Netflix declares Relativity Media lawsuit 'baseless and ironic'

Relativity Media argue they 'single-handedly converted Netflix from a DVD mail-order company into a pay television business'

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The Independent Culture

There’s currently a rather large lawsuit being filed against Netflix by Relativity Media, claiming the streaming service giants owe the production company “in excess” of $1.5 billion. 

In short, Relativity Media claim Netflix broke the agreed upon contract and committed “trade libel” by suggesting the studio’s recent films should be released on Netflix before hitting cinemas, according to Variety

Netflix claims they asked the US Bankruptcy Court Judge Michael Wiles for permission to release Masterminds and The Disappointments Room before theatrical release, something the judge denied, saying that method of release ‘undermines’ the agreement between the two companies.

Relativity argues how the streaming service then attempted to renegotiate their initial contract - which saw Netflix pay out between $100 million to $300 million a year to show Relativity films - leading to others in the industry to question their contracts with the studio, leading to a fall in profits.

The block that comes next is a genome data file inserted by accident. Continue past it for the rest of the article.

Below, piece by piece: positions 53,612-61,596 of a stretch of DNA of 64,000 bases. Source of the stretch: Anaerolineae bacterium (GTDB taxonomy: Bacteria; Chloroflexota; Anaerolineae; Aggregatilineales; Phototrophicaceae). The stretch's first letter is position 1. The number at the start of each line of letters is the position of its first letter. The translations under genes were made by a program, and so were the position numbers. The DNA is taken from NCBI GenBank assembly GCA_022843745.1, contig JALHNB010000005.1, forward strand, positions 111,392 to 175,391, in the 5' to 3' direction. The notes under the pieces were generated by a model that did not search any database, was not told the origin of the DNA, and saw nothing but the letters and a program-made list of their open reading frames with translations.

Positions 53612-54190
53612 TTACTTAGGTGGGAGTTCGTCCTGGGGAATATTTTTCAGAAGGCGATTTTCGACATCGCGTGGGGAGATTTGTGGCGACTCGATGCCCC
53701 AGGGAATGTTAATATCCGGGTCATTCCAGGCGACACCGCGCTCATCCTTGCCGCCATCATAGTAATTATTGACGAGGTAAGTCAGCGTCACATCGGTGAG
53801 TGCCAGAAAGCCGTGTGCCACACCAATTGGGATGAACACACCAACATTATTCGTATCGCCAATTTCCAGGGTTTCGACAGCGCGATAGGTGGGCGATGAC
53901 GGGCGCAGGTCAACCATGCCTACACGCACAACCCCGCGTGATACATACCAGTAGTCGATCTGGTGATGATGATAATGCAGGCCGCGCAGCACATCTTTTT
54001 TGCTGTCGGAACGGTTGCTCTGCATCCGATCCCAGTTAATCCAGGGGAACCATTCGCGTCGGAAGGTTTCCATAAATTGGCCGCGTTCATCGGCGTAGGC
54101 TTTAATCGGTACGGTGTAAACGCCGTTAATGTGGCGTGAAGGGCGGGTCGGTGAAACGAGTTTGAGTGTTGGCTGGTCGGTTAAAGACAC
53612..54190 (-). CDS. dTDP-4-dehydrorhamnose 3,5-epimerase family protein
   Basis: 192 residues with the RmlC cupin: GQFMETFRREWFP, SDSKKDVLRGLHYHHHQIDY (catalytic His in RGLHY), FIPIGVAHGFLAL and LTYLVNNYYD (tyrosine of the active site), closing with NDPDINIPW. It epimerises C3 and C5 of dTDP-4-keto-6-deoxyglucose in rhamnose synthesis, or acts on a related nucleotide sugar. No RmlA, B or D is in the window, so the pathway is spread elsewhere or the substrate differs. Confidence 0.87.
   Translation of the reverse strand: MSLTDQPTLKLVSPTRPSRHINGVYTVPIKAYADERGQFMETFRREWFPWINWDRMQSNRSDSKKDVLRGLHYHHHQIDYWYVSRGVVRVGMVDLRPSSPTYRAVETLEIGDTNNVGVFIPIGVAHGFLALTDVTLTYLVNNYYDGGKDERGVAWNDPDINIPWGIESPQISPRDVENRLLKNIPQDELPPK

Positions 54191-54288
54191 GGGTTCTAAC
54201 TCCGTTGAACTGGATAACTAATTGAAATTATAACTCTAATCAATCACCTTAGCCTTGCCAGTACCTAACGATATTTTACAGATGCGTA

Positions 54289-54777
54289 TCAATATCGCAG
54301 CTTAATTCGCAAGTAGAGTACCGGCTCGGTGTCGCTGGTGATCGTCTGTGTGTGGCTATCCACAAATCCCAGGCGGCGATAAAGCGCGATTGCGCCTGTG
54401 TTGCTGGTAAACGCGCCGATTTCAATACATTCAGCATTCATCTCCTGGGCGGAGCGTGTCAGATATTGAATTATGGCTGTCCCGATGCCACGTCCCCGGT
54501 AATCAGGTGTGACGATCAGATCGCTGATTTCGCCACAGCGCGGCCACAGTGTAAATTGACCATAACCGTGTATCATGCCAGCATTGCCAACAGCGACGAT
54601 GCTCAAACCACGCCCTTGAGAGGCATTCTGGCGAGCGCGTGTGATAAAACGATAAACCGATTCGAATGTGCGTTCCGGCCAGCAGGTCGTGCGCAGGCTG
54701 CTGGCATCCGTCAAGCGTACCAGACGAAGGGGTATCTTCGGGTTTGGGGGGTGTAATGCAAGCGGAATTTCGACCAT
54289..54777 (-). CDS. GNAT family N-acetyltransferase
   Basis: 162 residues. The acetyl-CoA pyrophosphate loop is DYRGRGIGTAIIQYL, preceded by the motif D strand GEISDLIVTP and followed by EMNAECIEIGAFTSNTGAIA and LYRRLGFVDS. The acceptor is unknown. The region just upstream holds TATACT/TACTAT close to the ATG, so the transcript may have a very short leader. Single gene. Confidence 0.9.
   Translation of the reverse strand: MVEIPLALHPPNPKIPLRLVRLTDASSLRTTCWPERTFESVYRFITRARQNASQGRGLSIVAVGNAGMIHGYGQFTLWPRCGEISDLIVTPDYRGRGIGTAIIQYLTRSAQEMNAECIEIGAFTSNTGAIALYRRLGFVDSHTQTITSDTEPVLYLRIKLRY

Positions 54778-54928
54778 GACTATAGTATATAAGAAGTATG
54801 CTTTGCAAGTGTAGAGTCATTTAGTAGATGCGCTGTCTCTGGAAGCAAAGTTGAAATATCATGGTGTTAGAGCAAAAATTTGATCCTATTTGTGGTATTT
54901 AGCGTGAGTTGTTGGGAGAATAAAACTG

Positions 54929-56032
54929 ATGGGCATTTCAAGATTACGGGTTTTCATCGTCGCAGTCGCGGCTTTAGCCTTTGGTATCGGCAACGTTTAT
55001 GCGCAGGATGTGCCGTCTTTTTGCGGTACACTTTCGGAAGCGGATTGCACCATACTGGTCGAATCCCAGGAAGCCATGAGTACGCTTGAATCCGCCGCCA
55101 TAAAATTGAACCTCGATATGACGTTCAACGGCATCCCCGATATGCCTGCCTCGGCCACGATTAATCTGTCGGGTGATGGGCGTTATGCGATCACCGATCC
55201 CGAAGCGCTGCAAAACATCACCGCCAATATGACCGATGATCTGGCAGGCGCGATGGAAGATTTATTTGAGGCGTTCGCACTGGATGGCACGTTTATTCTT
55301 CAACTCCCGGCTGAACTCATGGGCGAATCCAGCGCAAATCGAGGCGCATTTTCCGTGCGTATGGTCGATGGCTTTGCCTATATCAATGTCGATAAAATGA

“This misrepresentation of the License Agreement caused investors to question Relativity’s ability to make money,” the lawsuit reads. 

This all led to Relativity - who helped produce such films as Pineapple Express, Step Brothers, The Pursuit of Happyness, The Social Network, Scott Pilgrim vs. the World, 21 Jump Street, and Dumb and Dumber To - filing for bankruptcy last year.

The lawsuit contends that Relativity helped Netflix become the industry giant it is today, arguing: “In choosing Netflix as its pay television or SVOD partner, Relativity single-handedly converted Netflix from a DVD mail-order company into a pay television business.”

A spokesperson for Netflix, however, told the aforementioned publication that the lawsuit is “baseless and ironic.” During the court hearing, Netflix argued Relativity had actually failed on their contract by failing to produce the set number of films for the dates they promised.

This is by no means the first time Netflix has been sued; after the price hike earlier this year, one member of the public decided to sue the streaming service 'on behalf of 22 million people'.

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